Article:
Unwelcome surprises

There I am, working on an RFP response. Figuring our partner needs this in word format, the laptop is booted into windows xp.
Word 2003 is up. Several hours worth of work. Saved often.
Oh, you already know where this is going?

Yeah. Its going there.
Crash goes word. Starts complaining it can’t read the disk. Never mind that it appears to be able to read the disk just fine in another window. Loses the file.
The one I spent several hours on.
The one I have been saving frequently.
That one.
Looking in the directory, it is gone.
No trace.
dir is so helpful (not).
Reboot into windows again.
Nope, still gone.
RFP is due tomorrow.
Gee, thanks Microsoft. I appreciate that I have another 4 hours of work to replicate.
I really didn’t need sleep. Nah. Sleep is for the weak.
Get pissed, boot into Linux.
Look in the directory. There is a little file there named ~wrl1854.tmp
Wow, that was the name it said it had to delete. Ok, make 2 copies of it. Open one of them.
There is all my work.
Gee, thanks Microsoft. I really enjoyed this mild tachycardia session. No, really. I enjoy having my pulse in mid triple digits, hyperventilating, and watching my BP soar past 200/100. Yeah. Its fun.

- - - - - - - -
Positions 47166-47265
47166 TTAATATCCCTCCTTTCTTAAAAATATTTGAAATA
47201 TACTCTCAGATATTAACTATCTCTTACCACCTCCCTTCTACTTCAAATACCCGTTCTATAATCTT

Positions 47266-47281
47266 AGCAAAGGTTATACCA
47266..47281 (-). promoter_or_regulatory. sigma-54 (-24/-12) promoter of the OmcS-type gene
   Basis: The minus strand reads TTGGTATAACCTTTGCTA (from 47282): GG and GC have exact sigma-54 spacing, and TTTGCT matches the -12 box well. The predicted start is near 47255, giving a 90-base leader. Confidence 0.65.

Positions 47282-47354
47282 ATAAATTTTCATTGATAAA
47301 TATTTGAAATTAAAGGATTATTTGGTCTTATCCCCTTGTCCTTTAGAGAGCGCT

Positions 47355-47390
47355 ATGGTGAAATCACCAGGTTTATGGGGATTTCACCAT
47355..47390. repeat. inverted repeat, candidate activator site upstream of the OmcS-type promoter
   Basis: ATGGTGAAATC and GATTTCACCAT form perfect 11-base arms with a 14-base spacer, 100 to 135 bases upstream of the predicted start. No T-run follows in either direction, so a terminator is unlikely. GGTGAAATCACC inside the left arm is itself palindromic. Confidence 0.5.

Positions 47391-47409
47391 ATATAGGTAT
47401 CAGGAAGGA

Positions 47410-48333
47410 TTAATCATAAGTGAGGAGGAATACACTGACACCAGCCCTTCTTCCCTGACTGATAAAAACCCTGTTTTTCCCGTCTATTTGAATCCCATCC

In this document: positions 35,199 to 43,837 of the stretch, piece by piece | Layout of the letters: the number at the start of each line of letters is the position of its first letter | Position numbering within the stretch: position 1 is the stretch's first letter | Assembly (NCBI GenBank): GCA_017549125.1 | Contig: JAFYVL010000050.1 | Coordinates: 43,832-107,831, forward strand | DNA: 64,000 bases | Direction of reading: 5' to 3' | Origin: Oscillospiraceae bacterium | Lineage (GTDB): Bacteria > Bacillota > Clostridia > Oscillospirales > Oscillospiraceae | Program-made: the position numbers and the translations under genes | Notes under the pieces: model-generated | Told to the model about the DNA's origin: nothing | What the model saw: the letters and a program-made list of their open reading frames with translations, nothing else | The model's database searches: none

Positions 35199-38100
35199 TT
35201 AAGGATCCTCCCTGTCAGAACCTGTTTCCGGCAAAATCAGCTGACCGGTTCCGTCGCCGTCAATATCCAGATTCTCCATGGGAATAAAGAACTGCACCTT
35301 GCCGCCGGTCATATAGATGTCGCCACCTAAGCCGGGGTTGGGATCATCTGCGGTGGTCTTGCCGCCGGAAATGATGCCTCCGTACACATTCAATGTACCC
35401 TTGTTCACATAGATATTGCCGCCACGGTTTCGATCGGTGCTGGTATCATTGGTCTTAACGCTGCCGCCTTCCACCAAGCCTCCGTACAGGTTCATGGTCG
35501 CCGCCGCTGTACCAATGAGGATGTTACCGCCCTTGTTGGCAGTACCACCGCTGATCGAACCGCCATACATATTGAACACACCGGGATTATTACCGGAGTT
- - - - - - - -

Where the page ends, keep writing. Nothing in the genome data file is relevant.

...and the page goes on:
Staying in Linux, OpenOffice 2.4 is handling this fine.

2 thoughts on “Unwelcome surprises”

  1. This gave me a flashback to preparing my degree thesis with Word 97 I think it was – good to hear that 11 years haven’t changed things all that much. On a serious note, we prepare lots of customer documentation and pretty much exclusively use Openoffice – unless our customer has some very unusual document template or we’re working on a previously prepared Word document with some challenging formatting. Most of our customers seem more than happy to receive a PDF document anyway – at least they don’t need to buy a license to view their document in that format.

  2. I, too, have seen this — and much more often than you would think. In Word’s Preferences, in the Save section, there is a checkbox for “Always create a backup copy.”
    Check this.
    It will create a separate file called “Backup of [FILE]” that is outside Word’s propensity to delete your work, and save to it as well, every time you save the file.

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